Next came Tin Man which had sat in my to-be-read pile for way too long. Sarah Winman crafted a wonderful story but to describe it as a love story would not do it justice. In essence this is the tale of two boys, Ellis and Michael who are inseparable. The boys become men and then Annie walks into their lives and changes both nothing and everything. If that has you intrigued then good. Go and read it because you will not regret it and you will understand why this book was Shortlisted for the 2017 Costa Novel Award. Lets stick with women writers for the moment since this gives me a chance to mention in passing, how modern women authors are toppling the classic white male authors from their literary perches! My next choice therefore is the remarkable Love and Other Thought Experiments by Sophie Ward. This novel was longlisted for the Booker Prize 2020, but it came to my attention when it featured on BBC Two’s Between the Covers. I shall steal in part from the book blurb to describe the story in which lovers Rachel and Eliza are planning their future together. One night in bed Rachel wakes up terrified and tells Eliza that an ant has crawled into her eye and is stuck there. Rachel is certain; Eliza, a scientist, is sceptical. Suddenly their entire relationship is called into question. What follows is a uniquely imaginative sequence of interlinked stories ranging across time, place and perspective to form a sparkling philosophical tale of love, lost and found across the universe. For those who like their storytelling peppered with a good dose of philosophy ( I do ever since Sophies World) then I really do recommend this highly imaginative novel. Of course among women writers, few can match the success of Margaret Attwood who this year brought everything that the fans of The Handmaids Tale had waited so long for. The sequel appeared in the form of The Testaments and was not only an instant best seller but won the Booker Prize. The scarily familiar Republic of Gilead is now starting to rot from within. At this crucial moment, two girls with radically different experiences of the regime come face to face with the legendary, ruthless Aunt Lydia. But how far will each go for what she believes? The story draws us uncomfortably in but I warn you it may leave you in tears by the end.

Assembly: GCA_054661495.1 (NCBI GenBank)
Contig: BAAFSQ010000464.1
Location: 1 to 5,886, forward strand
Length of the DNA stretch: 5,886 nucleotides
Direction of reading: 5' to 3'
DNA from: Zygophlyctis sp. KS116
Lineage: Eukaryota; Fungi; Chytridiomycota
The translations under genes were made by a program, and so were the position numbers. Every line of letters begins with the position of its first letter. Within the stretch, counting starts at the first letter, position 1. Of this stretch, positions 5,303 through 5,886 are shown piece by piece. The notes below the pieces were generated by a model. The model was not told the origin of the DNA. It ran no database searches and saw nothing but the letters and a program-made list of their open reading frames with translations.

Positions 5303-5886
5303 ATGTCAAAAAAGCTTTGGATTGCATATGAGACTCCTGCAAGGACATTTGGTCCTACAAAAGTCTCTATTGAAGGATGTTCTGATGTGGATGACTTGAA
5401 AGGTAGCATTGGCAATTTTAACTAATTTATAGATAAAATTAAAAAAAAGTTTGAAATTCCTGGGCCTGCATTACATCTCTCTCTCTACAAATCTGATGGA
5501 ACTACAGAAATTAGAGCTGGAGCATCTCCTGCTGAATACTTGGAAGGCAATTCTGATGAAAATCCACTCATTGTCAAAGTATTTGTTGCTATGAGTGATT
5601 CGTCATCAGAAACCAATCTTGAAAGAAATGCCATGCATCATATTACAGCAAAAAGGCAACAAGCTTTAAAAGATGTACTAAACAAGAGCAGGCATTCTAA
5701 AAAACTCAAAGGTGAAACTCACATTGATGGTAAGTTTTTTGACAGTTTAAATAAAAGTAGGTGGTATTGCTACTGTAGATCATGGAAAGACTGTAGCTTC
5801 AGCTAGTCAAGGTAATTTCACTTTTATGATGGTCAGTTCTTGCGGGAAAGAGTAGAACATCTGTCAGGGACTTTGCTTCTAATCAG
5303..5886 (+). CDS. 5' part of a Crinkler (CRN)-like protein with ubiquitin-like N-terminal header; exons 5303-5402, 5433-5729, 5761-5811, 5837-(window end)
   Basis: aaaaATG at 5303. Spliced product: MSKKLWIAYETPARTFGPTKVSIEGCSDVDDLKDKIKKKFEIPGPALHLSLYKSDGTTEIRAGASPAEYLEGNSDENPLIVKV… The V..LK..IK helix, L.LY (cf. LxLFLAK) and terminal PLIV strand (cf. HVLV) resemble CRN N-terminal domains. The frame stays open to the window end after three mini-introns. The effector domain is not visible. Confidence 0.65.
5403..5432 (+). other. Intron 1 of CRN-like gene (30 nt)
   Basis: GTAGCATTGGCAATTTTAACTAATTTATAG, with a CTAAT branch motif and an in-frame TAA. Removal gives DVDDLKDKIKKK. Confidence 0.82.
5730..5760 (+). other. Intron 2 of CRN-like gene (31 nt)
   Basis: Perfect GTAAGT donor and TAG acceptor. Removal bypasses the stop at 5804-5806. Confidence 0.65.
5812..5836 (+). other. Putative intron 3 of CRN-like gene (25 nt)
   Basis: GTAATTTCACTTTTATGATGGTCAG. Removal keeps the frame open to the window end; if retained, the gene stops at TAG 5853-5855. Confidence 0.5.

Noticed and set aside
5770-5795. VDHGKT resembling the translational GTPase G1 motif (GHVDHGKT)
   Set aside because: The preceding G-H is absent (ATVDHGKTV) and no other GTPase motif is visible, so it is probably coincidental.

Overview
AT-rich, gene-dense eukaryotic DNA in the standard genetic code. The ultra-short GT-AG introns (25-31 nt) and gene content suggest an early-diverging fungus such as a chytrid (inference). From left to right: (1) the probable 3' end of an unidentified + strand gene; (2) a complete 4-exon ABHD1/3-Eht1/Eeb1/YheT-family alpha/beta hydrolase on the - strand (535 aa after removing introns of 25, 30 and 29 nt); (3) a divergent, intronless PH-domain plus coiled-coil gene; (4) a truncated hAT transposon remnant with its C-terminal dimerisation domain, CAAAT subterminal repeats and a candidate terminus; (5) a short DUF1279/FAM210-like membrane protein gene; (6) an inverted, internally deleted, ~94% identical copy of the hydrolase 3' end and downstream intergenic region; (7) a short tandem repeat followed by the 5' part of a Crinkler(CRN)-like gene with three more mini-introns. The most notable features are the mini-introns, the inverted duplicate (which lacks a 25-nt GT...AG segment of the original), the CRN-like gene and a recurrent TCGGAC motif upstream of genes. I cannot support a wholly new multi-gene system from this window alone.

My next book is a slight cheat in this list. It’s not a novel but a biographical essay, I have snuck it in here because it is written by one of my favourite novelists, Irishman Colm Tóibin and it’s subject is a woman who was one of the architects of the great Irish Literary Revival, Lady Augusta Gregory. Called Lady Gregory’s Toothbrush, this essay gives us a beautiful insight into the life of the outspoken Irishwoman. In his inimitable and sensitive way Tóibin delivers to us, this remarkable figure in Celtic history, she was married to an MP and land-owner, yet retained an unprecedented independence of both thought and deed, actively championing causes close to her heart. At once conservative and radical in her beliefs, she saw no conflict in idealizing and mythologizing the Irish peasantry, for example, while her landlord husband introduced legislation that would, in part, lead to the widespread misery, poverty and starvation of the Great Famine. Nevertheless, as founder of Dublin’s famous  Abbey Theatre, an outspoken opponent of censorship, and mentor, muse, and mother-figure to W. B. Yeats, Augusta Gregory played a pivotal role in shaping Irish literary and dramatic history. Perhaps the surprise nugget in this tale is that, despite her parents’ early predictions of spinsterhood, she was no matronly figure, engaging in a passionate affair while newly-wedded and, as she approached sixty, falling for a man almost twenty years her junior.